Studying the chain of events, it is clear why a certain class of citizens suddenly feels alienated and persecuted. Would there still be this same silence if looting, arson and goonda-ism was committed by say, a section of Muslims? Or by a section that is not large in number and politically insignificant? Will we be sitting silent, while going ballistic over some slogans?
India is facing its moment of crisis and this crisis didn’t start with Prime Minister Modi. It started much earlier when India was ruled by a set of people whose moral compass worked depending on the expediency of their political agendas; when Indian judiciary tucked in its comfort zone chose to look sideways and focused more on control of its privileges than dispensing justice; when government executives forgot that they had taken an oath on the Constitution and not for a political class or ideology; and when sitting administrators forgot the need to give equal justice to all.
The culmination of all this decay for 60 odd years has created a situation where a statement like the “law will take its own course” is met by bored yawns - by the guilty and the victims alike. The Supreme Court’s statement that public property that was destroyed shall be recovered from hooligans is met by scepticism since one doesn’t remember when was the last time justice was dispensed to common people in such cases.
If the role of the State gets reduced when it comes to security and application of law, the existence and validity of the State becomes questionable. If the State fails to provide security, food, health and a sense of justice, the reason for its existence becomes tenuous.
We may dismiss the Haryana incidents as random events. However, another set of random events, the Gujjar agitation, happened sometime back. So, a series of such random events should be taken as harbinger of a trend. Declining farm incomes, unemployment, coupled with hyper media connectivity has created a scenario where expectations are high and patience is low.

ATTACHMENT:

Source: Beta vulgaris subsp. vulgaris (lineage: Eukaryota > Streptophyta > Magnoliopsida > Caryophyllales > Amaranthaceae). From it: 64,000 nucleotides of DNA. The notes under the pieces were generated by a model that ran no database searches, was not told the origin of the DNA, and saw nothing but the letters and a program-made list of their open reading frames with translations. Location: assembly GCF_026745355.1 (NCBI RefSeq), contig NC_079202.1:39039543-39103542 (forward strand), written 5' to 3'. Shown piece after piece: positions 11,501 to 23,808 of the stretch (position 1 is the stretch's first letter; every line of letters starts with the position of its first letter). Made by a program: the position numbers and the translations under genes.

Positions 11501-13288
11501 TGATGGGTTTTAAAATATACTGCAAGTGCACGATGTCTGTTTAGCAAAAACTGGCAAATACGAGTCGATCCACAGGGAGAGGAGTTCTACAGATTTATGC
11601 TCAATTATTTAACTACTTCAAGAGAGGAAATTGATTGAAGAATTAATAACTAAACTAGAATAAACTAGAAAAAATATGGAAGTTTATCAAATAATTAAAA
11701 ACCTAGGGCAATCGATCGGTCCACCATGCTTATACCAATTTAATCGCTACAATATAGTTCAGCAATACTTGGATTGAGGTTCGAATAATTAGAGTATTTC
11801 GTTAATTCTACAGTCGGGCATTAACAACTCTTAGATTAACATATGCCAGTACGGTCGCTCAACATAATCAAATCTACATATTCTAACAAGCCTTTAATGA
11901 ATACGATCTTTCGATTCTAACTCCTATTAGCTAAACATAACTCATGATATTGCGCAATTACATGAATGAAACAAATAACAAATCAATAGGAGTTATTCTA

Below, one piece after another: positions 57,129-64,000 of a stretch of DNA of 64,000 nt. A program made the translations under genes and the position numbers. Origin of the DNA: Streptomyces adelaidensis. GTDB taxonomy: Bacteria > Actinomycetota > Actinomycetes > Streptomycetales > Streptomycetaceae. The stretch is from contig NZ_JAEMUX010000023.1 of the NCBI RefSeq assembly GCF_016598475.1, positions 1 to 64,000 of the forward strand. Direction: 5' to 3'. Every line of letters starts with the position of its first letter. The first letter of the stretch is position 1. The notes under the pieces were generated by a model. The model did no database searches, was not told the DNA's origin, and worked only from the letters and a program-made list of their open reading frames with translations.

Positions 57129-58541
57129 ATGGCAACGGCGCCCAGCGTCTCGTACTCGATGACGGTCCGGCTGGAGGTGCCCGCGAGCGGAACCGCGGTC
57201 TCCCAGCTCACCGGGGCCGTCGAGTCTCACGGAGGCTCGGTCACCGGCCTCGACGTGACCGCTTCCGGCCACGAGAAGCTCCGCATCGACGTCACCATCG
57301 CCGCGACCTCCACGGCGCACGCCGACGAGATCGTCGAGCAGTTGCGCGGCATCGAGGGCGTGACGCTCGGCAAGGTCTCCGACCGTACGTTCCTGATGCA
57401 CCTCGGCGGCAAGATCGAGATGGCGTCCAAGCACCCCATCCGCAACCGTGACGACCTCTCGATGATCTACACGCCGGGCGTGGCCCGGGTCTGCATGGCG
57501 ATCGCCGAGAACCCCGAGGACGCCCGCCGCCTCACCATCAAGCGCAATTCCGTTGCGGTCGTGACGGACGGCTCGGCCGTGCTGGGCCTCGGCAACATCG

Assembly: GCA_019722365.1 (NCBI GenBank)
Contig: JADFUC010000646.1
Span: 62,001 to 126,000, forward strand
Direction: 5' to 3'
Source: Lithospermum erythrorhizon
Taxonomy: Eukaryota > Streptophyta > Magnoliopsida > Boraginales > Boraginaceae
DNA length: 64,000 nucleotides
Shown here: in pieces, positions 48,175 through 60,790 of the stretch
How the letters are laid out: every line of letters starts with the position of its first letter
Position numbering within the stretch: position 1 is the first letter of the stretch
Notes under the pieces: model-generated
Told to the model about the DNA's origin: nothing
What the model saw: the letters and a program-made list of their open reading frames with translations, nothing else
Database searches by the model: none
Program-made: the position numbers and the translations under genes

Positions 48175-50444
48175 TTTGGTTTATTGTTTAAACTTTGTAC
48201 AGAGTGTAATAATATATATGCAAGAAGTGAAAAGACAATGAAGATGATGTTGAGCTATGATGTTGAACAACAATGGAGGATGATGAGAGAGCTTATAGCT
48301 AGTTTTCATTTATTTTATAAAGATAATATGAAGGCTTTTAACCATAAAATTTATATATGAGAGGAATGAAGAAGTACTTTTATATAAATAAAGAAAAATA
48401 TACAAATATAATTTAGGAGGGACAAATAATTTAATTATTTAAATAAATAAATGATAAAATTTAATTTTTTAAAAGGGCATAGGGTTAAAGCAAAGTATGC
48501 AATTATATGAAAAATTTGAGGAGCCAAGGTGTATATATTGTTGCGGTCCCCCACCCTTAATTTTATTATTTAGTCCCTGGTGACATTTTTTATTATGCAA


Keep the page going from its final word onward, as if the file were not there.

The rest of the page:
While these agitations are worrisome, authorities should also worry about the nature of these protests, which are growing more and more violent and damaging.
Elites and intellectuals in India have generally dismissed the possibility of a Class War in India on the fact that none has happened so far despite so much victimization of backward classes and scheduled castes.
However, the reason is very different this time. The lower classes have been oppressed for more than a millennia. Now, the sudden economic shift has changed the game. Poor returns from agriculture and emergence of cities have turned the social equation upside down. The upper classes too are feeling the heat due to the changing economic conditions. Their status as higher classes is threatened. Given the historical reasons, they are not able to stomach this sudden change in their status. Hence, the revolt by some upper classes will be more violent.
The perceived lack of justice in the Indian legal system adds to a sense of moral bravado where people no longer care about any rule of law or fear the possibility of punishment. This has created a disturbing trend and hence it’s even more important that a sense of justice is created and guilty be punished irrespective of vote bank, caste or religion.
India is staring at an era that is going to become more violent, more chaotic if the powers at the helm don’t see the signs and a sense of justice and fairness isn’t installed. Rather than these being some rare events, these protests are going to become routine.
Be afraid. Be very afraid!